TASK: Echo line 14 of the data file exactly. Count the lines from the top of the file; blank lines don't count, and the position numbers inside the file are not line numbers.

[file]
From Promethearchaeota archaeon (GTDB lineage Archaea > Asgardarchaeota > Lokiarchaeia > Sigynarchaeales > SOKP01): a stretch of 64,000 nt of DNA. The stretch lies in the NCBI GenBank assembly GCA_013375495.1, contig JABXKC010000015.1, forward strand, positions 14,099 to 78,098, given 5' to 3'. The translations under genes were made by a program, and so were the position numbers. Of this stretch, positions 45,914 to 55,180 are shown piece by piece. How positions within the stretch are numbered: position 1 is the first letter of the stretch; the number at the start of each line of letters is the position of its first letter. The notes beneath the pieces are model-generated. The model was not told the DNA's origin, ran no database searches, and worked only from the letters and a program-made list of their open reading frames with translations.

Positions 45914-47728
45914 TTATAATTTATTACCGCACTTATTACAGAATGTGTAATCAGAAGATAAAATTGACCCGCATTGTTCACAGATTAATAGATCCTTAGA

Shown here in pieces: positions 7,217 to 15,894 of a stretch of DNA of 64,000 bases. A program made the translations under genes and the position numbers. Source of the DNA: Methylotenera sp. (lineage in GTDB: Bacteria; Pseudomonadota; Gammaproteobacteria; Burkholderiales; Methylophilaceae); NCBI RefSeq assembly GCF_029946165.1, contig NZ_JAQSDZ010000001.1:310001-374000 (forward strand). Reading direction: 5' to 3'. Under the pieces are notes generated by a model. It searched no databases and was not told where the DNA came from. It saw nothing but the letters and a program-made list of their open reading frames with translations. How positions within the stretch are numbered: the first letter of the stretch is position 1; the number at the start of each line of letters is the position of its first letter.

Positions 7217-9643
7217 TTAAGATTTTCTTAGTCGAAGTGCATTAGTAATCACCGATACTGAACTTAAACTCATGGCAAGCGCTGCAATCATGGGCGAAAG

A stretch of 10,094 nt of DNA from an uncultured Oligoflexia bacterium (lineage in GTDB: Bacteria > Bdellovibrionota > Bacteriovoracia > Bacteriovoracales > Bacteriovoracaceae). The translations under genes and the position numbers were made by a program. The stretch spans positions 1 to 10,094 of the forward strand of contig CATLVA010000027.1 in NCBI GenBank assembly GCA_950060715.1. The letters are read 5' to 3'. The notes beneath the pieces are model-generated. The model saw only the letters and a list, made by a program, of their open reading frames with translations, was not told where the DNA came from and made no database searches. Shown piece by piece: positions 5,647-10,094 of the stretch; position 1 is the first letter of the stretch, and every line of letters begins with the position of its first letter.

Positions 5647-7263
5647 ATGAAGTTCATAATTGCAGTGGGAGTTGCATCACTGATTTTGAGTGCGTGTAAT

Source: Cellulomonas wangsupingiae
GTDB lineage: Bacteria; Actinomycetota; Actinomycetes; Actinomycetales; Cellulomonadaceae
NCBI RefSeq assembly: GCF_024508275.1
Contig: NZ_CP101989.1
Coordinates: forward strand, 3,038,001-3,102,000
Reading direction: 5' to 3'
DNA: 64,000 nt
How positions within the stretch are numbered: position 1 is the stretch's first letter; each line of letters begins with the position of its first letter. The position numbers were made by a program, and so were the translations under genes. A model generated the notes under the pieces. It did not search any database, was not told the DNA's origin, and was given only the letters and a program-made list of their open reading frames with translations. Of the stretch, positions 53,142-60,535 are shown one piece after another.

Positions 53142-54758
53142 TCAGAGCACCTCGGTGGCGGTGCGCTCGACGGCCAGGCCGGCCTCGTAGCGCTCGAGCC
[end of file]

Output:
Coordinates: forward strand, 3,038,001-3,102,000